How to write release notes
Release notes, sometimes called a changelog, let customers know when something’s happened in or to a product that could affect them. Various groups of people are involved in creating the release notes. Sometimes it’s hard to know what to include in the release notes. Here are some thoughts from me, after writing release notes for different types of products over the last few years.
The most important function of release notes is to let customers know that something has changed in the product, particularly when that something may affect the way the customer uses the product. The change may be a new feature in the product, an entirely new product, a change to the way the product works, a change to the way the customer uses the product, the removal of a feature, or even the deprecation of the entire product.
Examples of release notes
Atlassian creates comprehensive release notes for the major releases of each product, with graphics to illustrate the major features. For example, take a look at the Confluence 6.0 release notes. The minor releases list the issues resolved.
The Canvas release notes are full of information, including graphics to illustrate the top updates.
Release notes at their most minimalist are often called a changelog. A good example is the page for the Google Maps Android API. For a major release, the team includes screenshots and a tutorial on the Google Maps APIs Blog as well as in the documentation.
Some products support a complex set of variations in platforms and languages, as you can see in the Debian release notes.
Chrome DevTools kick off their release notes with a video and plenty of graphics.
Who writes the release notes?
Often, a technical writer creates the release notes based on input from product managers, engineering teams, marketing advisers, and other stakeholders.
In other cases, a various teams write or contribute to the release notes. For example:
- The engineering team may write the simpler release notes, such as minor releases (point releases) consisting of bug fixes.
- Product managers or marketing managers create the content for major new features or product launches. This is particularly so if the organisation’s primary promotion channel is a blog. A case in point is the Google Maps APIs Blog, which I mentioned earlier in this post.
- A developer relations team may write software samples that illustrate a new feature in an API, and a video illustrating the new capabilities.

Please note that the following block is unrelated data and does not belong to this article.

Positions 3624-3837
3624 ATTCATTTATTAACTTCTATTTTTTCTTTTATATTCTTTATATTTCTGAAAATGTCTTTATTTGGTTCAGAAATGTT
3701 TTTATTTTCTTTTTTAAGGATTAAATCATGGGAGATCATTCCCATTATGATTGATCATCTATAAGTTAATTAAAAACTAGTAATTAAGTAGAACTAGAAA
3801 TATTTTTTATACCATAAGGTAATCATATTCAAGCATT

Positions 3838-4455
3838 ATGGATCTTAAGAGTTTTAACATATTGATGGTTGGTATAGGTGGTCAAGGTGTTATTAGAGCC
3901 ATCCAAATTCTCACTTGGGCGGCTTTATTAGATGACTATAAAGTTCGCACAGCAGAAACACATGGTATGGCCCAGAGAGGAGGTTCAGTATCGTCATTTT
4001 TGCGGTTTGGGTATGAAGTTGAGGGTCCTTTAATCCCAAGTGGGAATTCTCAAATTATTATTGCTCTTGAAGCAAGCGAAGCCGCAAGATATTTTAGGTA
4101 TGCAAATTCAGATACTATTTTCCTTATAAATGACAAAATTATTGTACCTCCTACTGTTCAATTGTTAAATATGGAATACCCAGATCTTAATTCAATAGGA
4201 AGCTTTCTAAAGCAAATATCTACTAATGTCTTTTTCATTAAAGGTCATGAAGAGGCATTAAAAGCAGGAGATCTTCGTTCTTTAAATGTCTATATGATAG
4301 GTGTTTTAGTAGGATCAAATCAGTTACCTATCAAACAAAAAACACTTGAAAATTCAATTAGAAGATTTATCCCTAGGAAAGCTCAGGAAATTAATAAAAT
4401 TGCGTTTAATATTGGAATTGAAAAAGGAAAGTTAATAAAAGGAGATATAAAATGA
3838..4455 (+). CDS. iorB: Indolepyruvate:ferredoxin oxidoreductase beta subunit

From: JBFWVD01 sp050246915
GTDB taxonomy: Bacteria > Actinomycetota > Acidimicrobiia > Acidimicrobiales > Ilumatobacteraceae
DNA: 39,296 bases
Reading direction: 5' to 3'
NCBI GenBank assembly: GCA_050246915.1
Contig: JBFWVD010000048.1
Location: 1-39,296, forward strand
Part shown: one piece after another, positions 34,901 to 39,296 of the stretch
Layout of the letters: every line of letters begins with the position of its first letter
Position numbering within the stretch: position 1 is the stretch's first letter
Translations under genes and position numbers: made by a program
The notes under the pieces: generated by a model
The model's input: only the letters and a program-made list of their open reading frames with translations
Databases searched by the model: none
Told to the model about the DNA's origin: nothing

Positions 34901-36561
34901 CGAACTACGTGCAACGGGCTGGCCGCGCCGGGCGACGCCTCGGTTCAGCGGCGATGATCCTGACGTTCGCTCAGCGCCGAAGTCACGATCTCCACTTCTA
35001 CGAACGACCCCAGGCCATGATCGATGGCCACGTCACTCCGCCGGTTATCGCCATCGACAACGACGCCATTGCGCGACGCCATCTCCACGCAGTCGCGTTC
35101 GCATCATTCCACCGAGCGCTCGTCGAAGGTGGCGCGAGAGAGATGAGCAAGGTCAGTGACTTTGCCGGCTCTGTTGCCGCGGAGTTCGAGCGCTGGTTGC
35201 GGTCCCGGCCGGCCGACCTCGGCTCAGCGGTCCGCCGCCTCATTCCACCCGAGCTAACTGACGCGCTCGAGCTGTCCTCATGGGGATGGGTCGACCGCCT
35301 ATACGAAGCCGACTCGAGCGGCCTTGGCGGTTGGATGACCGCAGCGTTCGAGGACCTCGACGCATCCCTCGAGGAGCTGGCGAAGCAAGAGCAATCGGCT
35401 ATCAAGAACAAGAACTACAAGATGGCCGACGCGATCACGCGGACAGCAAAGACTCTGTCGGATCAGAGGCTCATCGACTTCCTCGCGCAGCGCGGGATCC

Letting customers know about the release notes
It’s a good idea to ask how customers will discover your release notes. It’s unlikely they’ll come and check your site regularly, just to see if something’s happened.
Here are some of the ways you can let customers know that you’ve published new release notes:
- Write a blog post about major updates and other happenings that your customers need to know about.
- Offer email subscriptions for your release notes and other product news.
- Set up social media accounts for your organisation, and announce product news via those accounts. This tactic is useful if you know where your customers are likely to see the news. Examples are Twitter, Facebook, Reddit, Instagram, and more. For an example of indepth use of a particular platform, take a look at my post on using Twitter as medium for release notes.
An important point is to make sure there are links to the technical documentation from the release notes, blog, Twitter, and so on. The links help customers find the information they need after reading an overview of the new features/products. The links also boost the search engine optimisation (SEO) of the documentation, and let the customers know the docs exist as a good source of information.
What to include in the release notes
New features and products. Let people know about new features that enhance their use of the product. Provide an information-rich summary of what the feature means to the user, and how they can start using it. An illustration is good idea. Depending on the product, the illustration could be a screenshot, a photograph or video, a diagram, or a code sample. Also include a link to the documentation where people can find more information. If the feature was requested by customers and the feature request is publicly visible, link to it so people can see you’re listening to their requests.
Bug fixes. Include a list of the issues fixed in this release. Link to the documentation for further information where relevant. If the bug report is publicly visible, link to it so people can see you’re responding to their reports of problems.
Upgrade guide. Note any steps people need to take when moving from the older release to the newer release of the product. In some cases, there may be significant steps required. The nature of those steps depends on the type of product. For example, if the product is an API, the developers using the API may need to change their code. If the product is a software application, the system administrators may need to adjust configurations and update other applications that interface with or integrate into the updated application.